Rhodesia - Intaf

Callsign - Lighthouse

DC's Station Marandellas

DC's Office Marandellas

 

Marandellas is situated 72 km south east of Salisbury on the main road and railway line that stretches from Salisbury to Umtali and on to Beira in Mozambique.  The town first started as a staging post for the wagon and coach route between the two towns.  As the country developed and the railway line was constructed in 1898 the Native Commissioner and the police moved the 6 kilometers from the original settlement to the railway line.  When the Rhodesian Field Force was mobilized for the Anglo Boer War the force was deployed to Marandellas for a while.  Some graves of soldiers from the Field Force still remain.

 

Marandellas derived its name from the local chief Marondera and was an important center for agricultural activities such as beef and dairy cattle, maize and deciduous fruits.  It is the highest town above sea level in the country and its climate is temperate, allowing for such agricultural activities to take place.  Light industrial activities included a brewery, saw mills pre fabricated wooden building factories, an abattoir, and a game skinning tannery.  As the war developed ZANLA deployed into the rural areas of Marandellas and commenced with a concerted effort to subvert the people of the area.  They planed several landmines which were detonated by the security forces and civilians alike.  Intaf established fortified base camps in the Tribal Trust Lands to allow its men to continue their task of looking after the people.

 

Ian Paper served with Intaf at Marandellas as a Field Assistant and as a Primary Development Officer (PDO) for several years and this is his story.

 

Having served four years in the Chibi TTL. first as a Field Assistant and later promoted to Primary Development Officer from 1969/73, working under DC's Jim Latham - Rupert Goosen and Keith Bloore I got my transfer to DC's Office Marandellas early 1973. I almost caught up with Jim Latham again, but he was transferred to Mt. Darwin as I arrived in Marandellas.

 

Marandellas is a small town South East of Salisbury on route to the Eastern border town Umtali. I was quite excited about being back in Marandellas as my junior education years were spent at Marandellas Boarding School situated opposite the old Native Commissioners Office, the new school later called Godfrey Huggins School situated near the well known " Three Monkeys Inn ". This was the closest school for my parents who were one of the earliest farmers to settle in the Mtoko/ Mrewa area back in 1946/7.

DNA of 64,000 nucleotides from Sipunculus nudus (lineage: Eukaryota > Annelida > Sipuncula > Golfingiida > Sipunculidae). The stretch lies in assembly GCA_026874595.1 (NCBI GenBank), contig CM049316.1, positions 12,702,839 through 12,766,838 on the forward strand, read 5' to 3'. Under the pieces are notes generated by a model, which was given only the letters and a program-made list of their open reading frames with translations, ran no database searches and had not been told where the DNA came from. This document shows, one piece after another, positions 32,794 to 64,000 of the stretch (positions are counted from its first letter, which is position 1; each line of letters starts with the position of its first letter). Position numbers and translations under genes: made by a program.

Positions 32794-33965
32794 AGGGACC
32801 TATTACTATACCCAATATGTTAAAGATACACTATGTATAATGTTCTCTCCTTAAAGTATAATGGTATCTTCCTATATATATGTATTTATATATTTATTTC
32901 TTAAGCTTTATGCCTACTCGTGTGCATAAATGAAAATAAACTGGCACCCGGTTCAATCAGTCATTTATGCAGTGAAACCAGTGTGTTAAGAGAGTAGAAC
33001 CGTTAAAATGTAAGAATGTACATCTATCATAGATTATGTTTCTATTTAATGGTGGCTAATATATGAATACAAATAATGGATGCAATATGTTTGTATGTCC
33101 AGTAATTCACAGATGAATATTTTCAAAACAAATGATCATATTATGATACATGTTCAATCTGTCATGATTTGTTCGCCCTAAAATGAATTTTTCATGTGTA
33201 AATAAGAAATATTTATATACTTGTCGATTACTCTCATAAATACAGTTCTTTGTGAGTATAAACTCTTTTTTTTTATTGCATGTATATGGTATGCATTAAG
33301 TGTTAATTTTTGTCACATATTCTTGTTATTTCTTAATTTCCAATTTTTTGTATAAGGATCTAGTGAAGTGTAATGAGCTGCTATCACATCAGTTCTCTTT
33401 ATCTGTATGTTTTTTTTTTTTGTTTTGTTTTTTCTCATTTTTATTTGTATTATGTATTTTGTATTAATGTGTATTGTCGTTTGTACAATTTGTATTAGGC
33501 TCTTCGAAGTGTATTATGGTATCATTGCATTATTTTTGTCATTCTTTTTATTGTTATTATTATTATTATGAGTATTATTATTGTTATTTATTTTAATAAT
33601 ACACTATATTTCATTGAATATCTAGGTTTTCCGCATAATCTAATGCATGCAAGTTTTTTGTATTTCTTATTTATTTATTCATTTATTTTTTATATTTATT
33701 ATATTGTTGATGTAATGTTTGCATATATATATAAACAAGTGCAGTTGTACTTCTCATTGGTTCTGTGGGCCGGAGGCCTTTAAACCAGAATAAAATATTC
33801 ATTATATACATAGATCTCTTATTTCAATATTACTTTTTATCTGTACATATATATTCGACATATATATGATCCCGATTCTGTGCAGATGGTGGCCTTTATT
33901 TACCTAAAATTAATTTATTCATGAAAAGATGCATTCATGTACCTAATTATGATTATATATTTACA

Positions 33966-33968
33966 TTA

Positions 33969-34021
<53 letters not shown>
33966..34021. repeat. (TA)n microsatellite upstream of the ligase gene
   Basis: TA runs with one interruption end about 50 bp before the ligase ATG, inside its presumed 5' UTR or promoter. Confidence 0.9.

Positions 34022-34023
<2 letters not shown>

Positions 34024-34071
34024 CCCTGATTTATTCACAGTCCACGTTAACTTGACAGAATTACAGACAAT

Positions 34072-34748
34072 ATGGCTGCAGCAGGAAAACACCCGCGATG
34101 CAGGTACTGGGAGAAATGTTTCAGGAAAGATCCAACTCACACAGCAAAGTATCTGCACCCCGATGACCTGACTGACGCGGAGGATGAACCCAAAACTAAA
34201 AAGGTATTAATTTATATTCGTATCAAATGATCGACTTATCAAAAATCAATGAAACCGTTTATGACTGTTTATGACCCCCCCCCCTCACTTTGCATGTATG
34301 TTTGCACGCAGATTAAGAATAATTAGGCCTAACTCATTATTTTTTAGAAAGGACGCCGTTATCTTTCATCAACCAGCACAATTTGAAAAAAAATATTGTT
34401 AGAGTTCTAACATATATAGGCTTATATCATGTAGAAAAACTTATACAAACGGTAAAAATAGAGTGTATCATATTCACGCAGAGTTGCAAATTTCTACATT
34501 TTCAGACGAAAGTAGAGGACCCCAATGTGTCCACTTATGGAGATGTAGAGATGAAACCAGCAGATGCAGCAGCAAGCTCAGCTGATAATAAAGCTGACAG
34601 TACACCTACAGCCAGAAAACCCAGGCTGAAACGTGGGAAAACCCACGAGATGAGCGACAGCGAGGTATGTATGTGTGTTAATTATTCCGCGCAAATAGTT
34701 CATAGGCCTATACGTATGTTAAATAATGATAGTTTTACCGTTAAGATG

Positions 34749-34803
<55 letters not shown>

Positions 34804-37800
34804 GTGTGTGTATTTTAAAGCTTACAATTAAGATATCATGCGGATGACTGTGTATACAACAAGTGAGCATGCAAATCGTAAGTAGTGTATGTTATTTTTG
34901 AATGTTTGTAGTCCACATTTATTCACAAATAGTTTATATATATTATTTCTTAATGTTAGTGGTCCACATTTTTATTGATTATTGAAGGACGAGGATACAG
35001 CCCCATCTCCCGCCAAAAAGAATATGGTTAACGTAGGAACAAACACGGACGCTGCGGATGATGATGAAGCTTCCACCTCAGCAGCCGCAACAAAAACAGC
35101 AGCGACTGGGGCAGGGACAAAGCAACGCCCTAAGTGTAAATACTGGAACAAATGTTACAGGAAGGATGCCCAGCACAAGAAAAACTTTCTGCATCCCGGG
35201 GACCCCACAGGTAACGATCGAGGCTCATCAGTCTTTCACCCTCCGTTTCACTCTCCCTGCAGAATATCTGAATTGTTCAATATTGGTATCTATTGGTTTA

Staff at DC's Office Marandellas

DC - Brian Lucas 1973/6

DO - Andre Scholts

CDO - Simon Lucas

AO - John Hardy

PDO - Ian Paper

--------------------------

DC - John Saunders 1976/?

DO Nick Baalbergen

DO - Barry Enslin

DO - Peter Harvey

There were other names (Land Officer's - Pay Masters - Accountants) unable to remember.

 

Marandellas had two TTL's to manage, Chiota TTL situated south west and Soswe TTL south east of the town. Chiota the larger of the two was a very open flat sandy poor soil area, there were two Chiefs.  The southern area controlled by Chief Nyandoro and Chief Chiota controlled a much larger area in the north.  Soswe TTL one of the smallest, surrounded by land owned by white farmers was well wooded, hill ranges, rocky outcrops through out and fertile soil were ruled by one Chief.

 

My roll as Primary Development Officer for the two regions was to supervise maintain all roads bridges, cattle dipping services, boreholes, plan new projects on budget from African Development Funds.  The work force was all employed locally.  Whilst most Northern regions of the Country were experiencing Terrorist activity, Marandellas was living a normal life.  I had military commitments with the 4th Battalion Rhodesia Regiment in Umtali right up until 1976, because the war had spread into most regions of Rhodesia.  Intaf was considered a part of the security forces at this time and it was decided that all Intaf personnel could then do their National Service commitment within the organisation.

 

In 1976 John Saunders the DC for Mtoko transferred to Marandellas having done his share in one of the hot spots and Brian Lucas DC for Marandellas on the other hand was keen to get in amongst the action did a change of posts. Brian Lucas, I believe is now living in Canada.  No sooner had John Saunders arrived in Marandellas looking forward to a slower pace of life when tragedy struck and very sadly Intaf. had lost their first Vedette N.R. Logan ambushed on the way back from a day of dipping cattle in the south east of the Soswe TTL. I was deeply shocked to hear this on my return from annual holidays in Durban South Africa. From this point on there were dramatic steps taken on security wise, all Intaf. buildings were sand bagged, Transport vehicles were replaced with armour plated ones, I received a land Rover with Roller bars and anti mine blast protection and radio communication. From that point on all Cattle dipping services gradually phased out and all Intaf. members played more of a security roll. We had the services of Vedettes ' John Davies and Fred Besuidenhout ' manning the Soswe Base camp with the assistance of DA's and myself from time to time supervising the construction of new sleeping quarters, mortar bunkers and security fences.